Section 3 Peoples of North America

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I. The Desert Southwest A. Anasazi ± best-known society of the southwest 1. Lived in what is today Arizona, New Mexico, Colorado, and Utah 2. Between AD 900 and 1300, they built large villages called pueblos 3. Pueblo Bonito ± remains still stand in New Mexico a.)Had a huge complex with 800 rooms that housed about 6,000 people b.) At the center was a plaza with a kiva ± a large underground chamber used for religious ceremonies

Pueblo Bonito, New Mexico

B. Cliff dwellings 1. Began building houses in the shadow of canyon walls, where the cliffs offered protection from raiders 2. The largest was at Mesa Verde (Colorado) which had 200 rooms 3. In the late 1200s, a long drought forced them to abandon their cliff dwellings 4. Attacks by Navajos and Apaches may have contributed further to their decline 

II. The Mound Builders

A. Cahokia greatest center of the Mississippians ‚ 1. By A.D. 800, these early cultures had disappeared ‚ 2. A new people, the Mississippians gained influence ‚ 3. The Cahokia was in present-day Illinois and housed as many as 40,000 people ‚ 4. It had about 60 mounds on which the homes of rulers and nobles stood B. Heirs of the Mound Builders ‚ 1. The Mississippians left no written records ‚ 2. Their traditions survived among the Natchez people

III. Diverse Regional Cultures  A. A Frozen World Far North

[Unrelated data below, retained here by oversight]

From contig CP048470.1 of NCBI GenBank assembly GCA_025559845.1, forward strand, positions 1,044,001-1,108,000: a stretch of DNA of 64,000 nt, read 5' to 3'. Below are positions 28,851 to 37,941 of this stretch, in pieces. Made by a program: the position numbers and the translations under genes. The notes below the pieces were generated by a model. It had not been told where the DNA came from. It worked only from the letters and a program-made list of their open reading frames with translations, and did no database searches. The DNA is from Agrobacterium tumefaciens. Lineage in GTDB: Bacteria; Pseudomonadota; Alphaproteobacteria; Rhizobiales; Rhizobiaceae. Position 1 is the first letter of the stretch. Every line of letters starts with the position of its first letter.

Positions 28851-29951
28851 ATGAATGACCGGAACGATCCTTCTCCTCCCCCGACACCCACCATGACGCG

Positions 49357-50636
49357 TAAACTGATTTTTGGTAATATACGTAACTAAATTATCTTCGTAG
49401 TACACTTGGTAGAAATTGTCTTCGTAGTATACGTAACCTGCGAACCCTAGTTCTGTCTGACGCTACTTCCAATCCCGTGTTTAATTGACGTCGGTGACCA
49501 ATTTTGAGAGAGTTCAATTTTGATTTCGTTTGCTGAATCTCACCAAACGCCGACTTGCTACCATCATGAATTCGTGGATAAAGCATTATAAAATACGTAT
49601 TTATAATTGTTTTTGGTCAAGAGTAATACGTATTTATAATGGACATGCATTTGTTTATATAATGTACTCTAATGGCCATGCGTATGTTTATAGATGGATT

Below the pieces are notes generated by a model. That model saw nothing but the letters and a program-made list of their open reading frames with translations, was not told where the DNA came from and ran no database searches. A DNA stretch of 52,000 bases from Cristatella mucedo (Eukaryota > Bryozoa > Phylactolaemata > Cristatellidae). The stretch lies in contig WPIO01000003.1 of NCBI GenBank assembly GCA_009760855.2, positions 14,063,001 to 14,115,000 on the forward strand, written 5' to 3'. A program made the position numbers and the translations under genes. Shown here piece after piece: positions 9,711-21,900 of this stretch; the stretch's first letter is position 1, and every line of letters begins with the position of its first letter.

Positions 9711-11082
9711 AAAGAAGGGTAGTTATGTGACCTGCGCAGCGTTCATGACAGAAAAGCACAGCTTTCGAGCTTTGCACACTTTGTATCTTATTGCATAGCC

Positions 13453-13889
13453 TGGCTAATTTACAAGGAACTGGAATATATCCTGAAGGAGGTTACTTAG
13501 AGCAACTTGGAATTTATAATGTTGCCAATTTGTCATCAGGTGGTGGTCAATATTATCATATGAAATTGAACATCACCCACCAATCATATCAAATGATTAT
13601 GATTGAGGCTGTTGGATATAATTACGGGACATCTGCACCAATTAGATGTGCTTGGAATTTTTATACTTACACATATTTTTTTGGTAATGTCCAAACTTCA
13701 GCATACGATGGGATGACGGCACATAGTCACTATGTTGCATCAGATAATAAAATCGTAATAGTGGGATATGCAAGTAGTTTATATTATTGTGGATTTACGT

1. Inuits (Eskimos) adapted to a harsh climate 2. Small bands lived by hunting and fishing 3. Seals and other sea mammals provided them with food, skins for clothing, bones for needles and tools, and oil for cooking 4. They paddled kayaks or used dog sleds to transport good across the ice 5. They constructed igloos, or dome-shaped home made from snow and ice

Traditional Inuit clothing is made from animal skins

Inuit girls pose for a photo in 1913

Inuits lived in igloos during the coldest months and tent like huts during the warmer months

This Inuit woman is carrying her baby on her back. The hoods of women¶s parks were made extra long to fit an infant 

B. A Land of Plenty- Northwest coast
1. The rivers with salmon and the Pacific Ocean offered other fish and sea mammals 2. Hunters tracked deer, wolves, and bears in the forests 3. They built large permanent villages with homes made of wood 4. They traded their goods in ceremonies called potlatch a person a rank and wealth distributes lavish gifts to large numbers of guests. By accepting the gift, the person acknowledges the host s high status 

C. The Iroquois League Eastern woodlands

from the Atlantic Coast to the Great Lakes
1. They cleared land and built villages in forests 2. While women farmed, men hunted and warred against rival nations 3. The prophet Dekanawidah urged rival Iroquois nations to stop their constant wars

 A.) He became one of the founders of the unique political system known as the Iroquois League  B.) Although it did not always succeed in keeping peace, it was one of the bestorganized political group north of Mexico  C.) Only men sat on the council but each council had a clan mother  D.) The Iroquois League emerged at the time when Europeans arrived in the Americas  E.) The encounters with Europeans took a fearful toll on the peoples of N. America and toppled the Aztec and Incan empires